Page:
Look Like A Leader: Part 2

FRONT & CENTER (an expert from Getting Your Church To Sing by Steven James Reed)

The first is to know where to stand. I can’t tell you how many times I’ve had to ask people who the leader is and was surprised to find out that it was the person in the back hiding behind their musical instrument, music stand, or possibly behind a potted plant in the shadows of the darkened stage. While it might be a bit more comfortable for you to blend in, it’s difficult to get people to follow you if nobody knows you’re the leader.

Leaders should be front and center and, ideally, elevated higher than the people you are leading. This does a number of things; first is that it allows people to see you, secondly it easily identifies you as the leader, and thirdly it taps into the built-in human tendency to respect things that are higher than they are. It’s an ancient truth that has been used by kings and kingdoms over the course of history. Thrones are always higher, people have to bow down, flags must be hung lower than the most important flag, and the list goes on… The general rule is to always be a little taller than the people you are leading. If they are sitting on the floor, you sit on a chair. If they are in a chair, then you stand. If they are standing up, then you stand on a platform. This simple practice will instantly help people follow you.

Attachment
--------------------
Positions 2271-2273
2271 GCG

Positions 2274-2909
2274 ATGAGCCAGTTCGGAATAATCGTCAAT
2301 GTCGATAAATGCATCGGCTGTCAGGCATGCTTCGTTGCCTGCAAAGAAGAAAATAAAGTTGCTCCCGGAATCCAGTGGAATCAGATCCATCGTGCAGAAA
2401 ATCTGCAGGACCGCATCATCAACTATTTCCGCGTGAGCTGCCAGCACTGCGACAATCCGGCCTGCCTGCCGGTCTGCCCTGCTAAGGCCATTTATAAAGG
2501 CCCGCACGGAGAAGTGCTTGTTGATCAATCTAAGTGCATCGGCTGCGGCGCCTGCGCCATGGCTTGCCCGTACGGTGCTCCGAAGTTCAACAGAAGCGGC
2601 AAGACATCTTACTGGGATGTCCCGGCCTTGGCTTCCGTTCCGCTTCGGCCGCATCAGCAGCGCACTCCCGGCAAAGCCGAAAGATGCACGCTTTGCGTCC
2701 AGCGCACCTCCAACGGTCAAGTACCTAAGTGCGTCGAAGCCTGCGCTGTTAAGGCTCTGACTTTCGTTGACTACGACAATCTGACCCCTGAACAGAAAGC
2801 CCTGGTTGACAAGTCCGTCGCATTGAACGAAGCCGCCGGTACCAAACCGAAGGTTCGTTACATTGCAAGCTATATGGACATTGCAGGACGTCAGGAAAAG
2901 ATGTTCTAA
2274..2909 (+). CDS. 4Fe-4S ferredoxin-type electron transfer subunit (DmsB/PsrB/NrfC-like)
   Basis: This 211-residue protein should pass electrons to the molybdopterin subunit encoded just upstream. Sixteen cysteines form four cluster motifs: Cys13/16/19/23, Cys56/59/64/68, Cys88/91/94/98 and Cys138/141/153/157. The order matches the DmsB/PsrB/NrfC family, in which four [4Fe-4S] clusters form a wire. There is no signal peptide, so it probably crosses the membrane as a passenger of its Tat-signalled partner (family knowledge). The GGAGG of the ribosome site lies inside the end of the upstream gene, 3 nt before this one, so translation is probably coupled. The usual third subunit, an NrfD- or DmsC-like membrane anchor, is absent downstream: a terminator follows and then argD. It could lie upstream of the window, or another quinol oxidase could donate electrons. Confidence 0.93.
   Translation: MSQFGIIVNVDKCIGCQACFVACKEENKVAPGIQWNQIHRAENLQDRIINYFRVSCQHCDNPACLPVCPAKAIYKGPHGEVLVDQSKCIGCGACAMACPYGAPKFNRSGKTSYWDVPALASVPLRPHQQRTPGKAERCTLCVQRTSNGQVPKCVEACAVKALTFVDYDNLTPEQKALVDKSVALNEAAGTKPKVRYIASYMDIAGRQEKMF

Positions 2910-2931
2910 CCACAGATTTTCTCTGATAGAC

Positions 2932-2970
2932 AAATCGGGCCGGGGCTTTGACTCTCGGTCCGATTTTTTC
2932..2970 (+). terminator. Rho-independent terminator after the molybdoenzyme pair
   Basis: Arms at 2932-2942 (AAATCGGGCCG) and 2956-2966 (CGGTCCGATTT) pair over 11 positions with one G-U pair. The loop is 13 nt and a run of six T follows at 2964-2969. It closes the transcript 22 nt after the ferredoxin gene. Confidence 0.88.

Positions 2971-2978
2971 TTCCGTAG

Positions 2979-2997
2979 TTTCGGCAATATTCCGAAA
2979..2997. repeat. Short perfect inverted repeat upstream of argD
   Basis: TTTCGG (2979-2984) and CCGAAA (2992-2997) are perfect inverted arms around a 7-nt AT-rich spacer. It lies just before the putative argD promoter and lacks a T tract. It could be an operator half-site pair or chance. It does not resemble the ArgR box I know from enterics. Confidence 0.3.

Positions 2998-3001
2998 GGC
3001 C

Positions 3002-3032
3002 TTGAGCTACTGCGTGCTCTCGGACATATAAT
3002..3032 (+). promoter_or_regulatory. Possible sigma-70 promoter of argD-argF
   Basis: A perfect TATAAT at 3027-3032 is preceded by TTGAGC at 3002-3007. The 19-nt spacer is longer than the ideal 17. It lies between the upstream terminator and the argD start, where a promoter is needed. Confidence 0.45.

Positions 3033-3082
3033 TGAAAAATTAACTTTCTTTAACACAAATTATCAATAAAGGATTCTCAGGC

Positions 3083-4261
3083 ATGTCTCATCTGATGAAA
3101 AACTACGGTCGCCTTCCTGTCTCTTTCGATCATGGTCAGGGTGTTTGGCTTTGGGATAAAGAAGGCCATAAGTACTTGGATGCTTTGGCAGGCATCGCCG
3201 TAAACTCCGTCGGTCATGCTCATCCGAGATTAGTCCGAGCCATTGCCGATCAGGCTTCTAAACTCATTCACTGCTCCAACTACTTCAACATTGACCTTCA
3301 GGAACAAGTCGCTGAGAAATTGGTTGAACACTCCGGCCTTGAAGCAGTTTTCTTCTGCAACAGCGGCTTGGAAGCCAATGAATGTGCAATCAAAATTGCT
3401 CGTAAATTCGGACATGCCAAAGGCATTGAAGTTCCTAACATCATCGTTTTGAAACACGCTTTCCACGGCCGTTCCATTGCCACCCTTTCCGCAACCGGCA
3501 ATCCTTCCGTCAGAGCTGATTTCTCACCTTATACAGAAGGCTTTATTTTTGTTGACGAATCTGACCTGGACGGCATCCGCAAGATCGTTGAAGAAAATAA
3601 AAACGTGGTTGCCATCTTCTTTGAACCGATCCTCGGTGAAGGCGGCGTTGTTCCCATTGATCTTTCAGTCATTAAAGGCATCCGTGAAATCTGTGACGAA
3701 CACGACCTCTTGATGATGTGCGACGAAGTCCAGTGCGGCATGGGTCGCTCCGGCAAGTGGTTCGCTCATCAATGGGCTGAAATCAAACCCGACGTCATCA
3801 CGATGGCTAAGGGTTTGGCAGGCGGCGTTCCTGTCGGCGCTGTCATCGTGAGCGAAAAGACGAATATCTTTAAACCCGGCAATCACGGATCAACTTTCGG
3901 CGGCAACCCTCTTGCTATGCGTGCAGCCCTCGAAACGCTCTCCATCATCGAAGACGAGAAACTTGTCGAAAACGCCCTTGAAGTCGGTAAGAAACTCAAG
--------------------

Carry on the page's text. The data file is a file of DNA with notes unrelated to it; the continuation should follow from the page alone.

Since the default behavior for humanity is to think that whoever is in the front and center is the leader, you should be mindful of who is occupying that space, because people will think that person is the leader, regardless if they actually are or not. I would encourage you to do whatever it takes to get the leader into the leader’s location, or to be as close to that place as possible. If you lead from the keyboard, you should put it out in the middle. If you need to move the keyboard back out of the way for the sermon, then do so, it’s worth the hassle to gain the people. If you can’t relocate the keyboard, then have someone else play it and you lead without playing. That may seem extreme, but the results will be noticeable to the congregation. You might feel terrified and naked without your keyboard, but the people will instantly sense a change for the better.

Next, comes the question of how far in front should you be? While many people find comfort in being in the middle of a line of vocalists, you won’t fully tap into the benefits of positional leadership until you are (singularly) out in front. The basic premise is that if you are supposed to be front and center then everyone else should be behind you. This is because the power of being in the center can still be overpowered by the other perceptive indicators of leadership. The distance of how far people, who are not the leader, should be behind you will be determined primarily by how much you personally look like a leader as compared to the other people around you.